Paragliding is the activity shown in the picture. It is a recreational and competitive adventure sport. The pilot sits in a harness suspended below a fabric wing. Wing shape is maintained by the suspension lines, with the pressure of air entering vents in the front of the wing, and the aerodynamic forces of air flowing over the outside.

The history of this activity can be traced to a variety of developments and individuals in the 1950s and 1960s. In 1952, one of the contributors was a Canadian, Domina Jalbert who patented a governable gliding parachute with multi-cells and controls for lateral glide. He then invented the ‘Parafoil’, which had sectioned cells in an aerosol shape with an open edge and a closed trailing edge, inflated by passage through the air.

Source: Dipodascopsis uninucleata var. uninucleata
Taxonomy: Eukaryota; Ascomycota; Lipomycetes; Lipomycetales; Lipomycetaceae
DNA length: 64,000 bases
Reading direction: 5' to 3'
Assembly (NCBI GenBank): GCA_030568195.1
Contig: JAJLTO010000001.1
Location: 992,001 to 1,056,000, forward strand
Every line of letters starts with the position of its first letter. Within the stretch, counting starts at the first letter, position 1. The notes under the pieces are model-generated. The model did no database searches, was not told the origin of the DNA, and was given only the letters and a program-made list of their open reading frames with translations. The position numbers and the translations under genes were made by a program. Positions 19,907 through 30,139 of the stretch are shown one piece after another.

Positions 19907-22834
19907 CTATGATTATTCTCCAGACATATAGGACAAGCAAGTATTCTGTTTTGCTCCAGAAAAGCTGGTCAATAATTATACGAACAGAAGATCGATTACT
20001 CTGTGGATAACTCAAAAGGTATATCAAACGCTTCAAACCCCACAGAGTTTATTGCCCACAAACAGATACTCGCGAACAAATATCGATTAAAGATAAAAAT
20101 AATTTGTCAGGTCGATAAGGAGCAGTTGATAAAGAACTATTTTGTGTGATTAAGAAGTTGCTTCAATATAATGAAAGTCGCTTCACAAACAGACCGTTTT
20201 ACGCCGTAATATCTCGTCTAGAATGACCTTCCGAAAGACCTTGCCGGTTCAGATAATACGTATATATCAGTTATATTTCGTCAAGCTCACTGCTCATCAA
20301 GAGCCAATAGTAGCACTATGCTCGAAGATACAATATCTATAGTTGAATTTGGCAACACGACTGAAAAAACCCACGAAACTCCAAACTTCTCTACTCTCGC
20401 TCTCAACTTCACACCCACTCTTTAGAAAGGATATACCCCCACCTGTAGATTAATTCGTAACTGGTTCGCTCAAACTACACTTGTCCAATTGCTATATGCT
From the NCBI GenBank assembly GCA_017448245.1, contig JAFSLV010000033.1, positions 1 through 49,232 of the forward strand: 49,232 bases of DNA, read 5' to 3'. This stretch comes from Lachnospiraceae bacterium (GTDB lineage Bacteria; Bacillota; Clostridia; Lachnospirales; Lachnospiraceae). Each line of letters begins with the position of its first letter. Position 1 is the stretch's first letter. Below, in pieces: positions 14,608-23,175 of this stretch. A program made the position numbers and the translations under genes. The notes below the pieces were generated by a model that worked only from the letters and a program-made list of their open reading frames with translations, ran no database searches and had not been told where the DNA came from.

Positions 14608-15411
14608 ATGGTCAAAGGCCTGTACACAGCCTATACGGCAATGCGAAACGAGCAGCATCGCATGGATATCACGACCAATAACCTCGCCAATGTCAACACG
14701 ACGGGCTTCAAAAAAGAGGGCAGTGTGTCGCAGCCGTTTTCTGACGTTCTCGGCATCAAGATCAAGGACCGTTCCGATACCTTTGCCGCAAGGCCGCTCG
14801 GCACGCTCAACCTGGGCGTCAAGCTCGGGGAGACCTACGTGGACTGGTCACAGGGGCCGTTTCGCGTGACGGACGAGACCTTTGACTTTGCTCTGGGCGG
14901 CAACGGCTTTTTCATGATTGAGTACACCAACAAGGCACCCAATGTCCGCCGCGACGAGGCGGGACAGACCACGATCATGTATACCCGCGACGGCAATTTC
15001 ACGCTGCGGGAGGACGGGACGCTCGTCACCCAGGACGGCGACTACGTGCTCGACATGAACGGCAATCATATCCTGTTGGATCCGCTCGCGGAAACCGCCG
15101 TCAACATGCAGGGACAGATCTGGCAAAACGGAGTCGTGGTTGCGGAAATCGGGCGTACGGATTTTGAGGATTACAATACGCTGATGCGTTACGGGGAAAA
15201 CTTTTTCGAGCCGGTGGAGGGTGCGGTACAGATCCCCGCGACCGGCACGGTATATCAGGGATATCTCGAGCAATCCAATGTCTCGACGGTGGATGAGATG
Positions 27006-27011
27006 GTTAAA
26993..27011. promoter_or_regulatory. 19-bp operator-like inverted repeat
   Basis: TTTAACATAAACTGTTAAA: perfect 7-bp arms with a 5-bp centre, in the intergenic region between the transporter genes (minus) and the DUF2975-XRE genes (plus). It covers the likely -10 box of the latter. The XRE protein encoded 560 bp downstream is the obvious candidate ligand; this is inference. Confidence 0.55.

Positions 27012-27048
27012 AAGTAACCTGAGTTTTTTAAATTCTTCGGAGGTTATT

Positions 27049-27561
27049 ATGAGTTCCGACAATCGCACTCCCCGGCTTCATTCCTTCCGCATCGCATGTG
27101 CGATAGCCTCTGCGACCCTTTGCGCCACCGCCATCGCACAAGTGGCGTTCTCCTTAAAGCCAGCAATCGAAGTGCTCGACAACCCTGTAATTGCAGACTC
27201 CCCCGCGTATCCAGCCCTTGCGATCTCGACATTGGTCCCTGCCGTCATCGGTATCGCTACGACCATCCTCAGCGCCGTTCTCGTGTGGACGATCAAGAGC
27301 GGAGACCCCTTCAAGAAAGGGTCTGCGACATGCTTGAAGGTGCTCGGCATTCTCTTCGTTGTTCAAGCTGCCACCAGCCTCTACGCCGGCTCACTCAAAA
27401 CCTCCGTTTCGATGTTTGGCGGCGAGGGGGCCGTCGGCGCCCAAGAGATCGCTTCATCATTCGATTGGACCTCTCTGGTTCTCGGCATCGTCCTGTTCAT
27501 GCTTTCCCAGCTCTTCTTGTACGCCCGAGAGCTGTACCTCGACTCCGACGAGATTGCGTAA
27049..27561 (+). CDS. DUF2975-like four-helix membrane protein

There is no mechanical device or engine used in the activity of paragliding. A paraglider can be in a flight lasting many hours and covering many hundreds of miles or kilometers. An experienced paraglider exploits sources of lift able to soar due to thermals where air rises due to heat, or a ridge lift, where air is forced upwards by a slope, or by wave lifts, where a mountain produces a standing wave and by convergence, where two air masses meet.

In contrast, parasailing requires a person to be towed behind a vehicle or boat. Parachuting lacks directional gliding for long distances. Skydiving requires a person jump for a plane, free fall for a time period and then parachute to Earth.

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